Detailing

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What is Detailing? and what does it involve?

Firstly, the term detailing hails from America and ivloves numerous processes to basically prepare it to the highest of standards paying attention to every 'detail' in every way. A lot of people assume that its the same as valeting, due to some of the processes involved - ie cleaning. However the difference lies within the different stages of each process and ultimately the finished result. We are talking real perfectionist attention to detail.

Most people are happy with a regular wash with sponge, dry with the chamois and a quick wax with a product available in most outlets and that’s fine. However I’ve never really been satisfied with the results that are achieved through this format, and continued to seek better products, different tools and gain greater understanding of what can and can't be done. There are quite a few of us out there that are obsessive about the cars appearance. I for one was always annoyed when the sun caught my car and that lovely finish was showing up all the swirls and marks and had no idea how they got there. Or when parked under harsh lighting, say at a petrol station forecourt and the defects and swirls and marring stood out.

Anyway, I'm rambling on - back to the nitty gritty, swirling is imparted on paintwork through a variety of means, usually through poor washing/drying and polishing using abrasive sponges, cloths and terry towels. Scratches, well they can come from anywhere really.

Looking at one aspect of detailing in isolation - paint correction, this is a slow and skilled process and the steps involved in providing an outstanding finish are many.

Following a correct wash and dry of the car bodywork; the inspection process can begin (the wash stage is a separate process in itself) The first step is to asses the surface of the paintwork and prepare it ready for polishing. If needed following testing I will use a detailing clay (available in many forms and abrasiveness) and lubricant to remove all the embedded particles and elements that can be invisible to the naked eye, but play their role in compromising visual impact and touch. Following this process the paint surface is left with a glass like touch.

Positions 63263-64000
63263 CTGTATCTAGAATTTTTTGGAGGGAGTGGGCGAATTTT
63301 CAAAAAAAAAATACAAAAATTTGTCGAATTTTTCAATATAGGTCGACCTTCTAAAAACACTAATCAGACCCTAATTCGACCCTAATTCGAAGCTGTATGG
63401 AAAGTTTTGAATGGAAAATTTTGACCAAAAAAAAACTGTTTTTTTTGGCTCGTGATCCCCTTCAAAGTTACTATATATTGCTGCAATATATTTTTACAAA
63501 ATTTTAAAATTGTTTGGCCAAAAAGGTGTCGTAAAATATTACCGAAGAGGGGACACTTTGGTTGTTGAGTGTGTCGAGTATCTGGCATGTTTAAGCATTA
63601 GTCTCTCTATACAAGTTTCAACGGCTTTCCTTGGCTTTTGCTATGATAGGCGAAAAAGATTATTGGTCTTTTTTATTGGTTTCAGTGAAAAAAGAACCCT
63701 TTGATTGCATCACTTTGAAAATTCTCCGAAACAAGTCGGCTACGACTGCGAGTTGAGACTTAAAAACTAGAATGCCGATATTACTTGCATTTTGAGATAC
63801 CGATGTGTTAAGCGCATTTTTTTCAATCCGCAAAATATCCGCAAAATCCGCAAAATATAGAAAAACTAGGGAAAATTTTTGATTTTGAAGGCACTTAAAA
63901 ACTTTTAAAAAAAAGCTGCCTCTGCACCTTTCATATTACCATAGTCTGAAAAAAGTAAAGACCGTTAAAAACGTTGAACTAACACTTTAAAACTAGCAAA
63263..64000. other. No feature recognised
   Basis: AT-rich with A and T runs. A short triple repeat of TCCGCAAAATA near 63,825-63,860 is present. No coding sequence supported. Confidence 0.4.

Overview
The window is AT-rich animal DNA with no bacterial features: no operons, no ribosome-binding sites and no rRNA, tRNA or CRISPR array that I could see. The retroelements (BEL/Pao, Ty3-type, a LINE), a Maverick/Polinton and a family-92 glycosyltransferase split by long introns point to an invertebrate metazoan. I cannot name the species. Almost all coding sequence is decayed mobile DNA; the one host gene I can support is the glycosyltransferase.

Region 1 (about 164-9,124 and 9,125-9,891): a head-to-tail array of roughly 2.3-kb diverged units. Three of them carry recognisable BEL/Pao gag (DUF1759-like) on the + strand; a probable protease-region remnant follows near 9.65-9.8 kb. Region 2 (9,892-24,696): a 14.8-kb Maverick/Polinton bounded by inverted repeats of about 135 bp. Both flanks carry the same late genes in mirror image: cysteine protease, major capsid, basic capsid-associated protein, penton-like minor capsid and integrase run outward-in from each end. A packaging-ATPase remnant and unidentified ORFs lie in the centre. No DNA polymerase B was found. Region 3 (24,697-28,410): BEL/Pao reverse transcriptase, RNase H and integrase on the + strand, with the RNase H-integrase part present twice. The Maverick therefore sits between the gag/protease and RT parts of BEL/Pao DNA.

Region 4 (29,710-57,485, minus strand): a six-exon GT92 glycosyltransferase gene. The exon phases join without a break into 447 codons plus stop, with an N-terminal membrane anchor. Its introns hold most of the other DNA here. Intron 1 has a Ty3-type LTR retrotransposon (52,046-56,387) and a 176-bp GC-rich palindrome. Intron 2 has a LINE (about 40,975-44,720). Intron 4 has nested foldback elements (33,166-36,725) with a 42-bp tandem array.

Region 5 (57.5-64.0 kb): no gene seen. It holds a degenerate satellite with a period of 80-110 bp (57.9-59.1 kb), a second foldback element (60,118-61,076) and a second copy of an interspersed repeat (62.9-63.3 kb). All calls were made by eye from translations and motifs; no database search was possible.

http://i29.photobucket.com/albums/c254/clio123/Bentley%20GT/DSCN1428.jpg

This picture shows the clay after working on a small section of a washed car, note the dirt removed from a just washed car!!

http://i29.photobucket.com/albums/c254/clio123/Bentley%20GT/DSCN1430.jpg

Following the clay process the car is ready for visual inspection under artificial harsh lighting to force light to reflect off the uneven (swirled) surface.

This picture is a badly swirled car. Note the poor clarity of reflection of the lamp and the obvious swirling, dulling and general marring.

http://i29.photobucket.com/albums/c254/clio123/Foxy%20BMW/DSCN2968-1.jpg

The next stage is to determine the paint quality, and asses and determine the extent of the re-levelling process. The paint thickness is measured in microns with a Paint thickness gauge (PTG) there are two types, one for metal substrates and one for composite substrates such as carbon fibre, grp etc.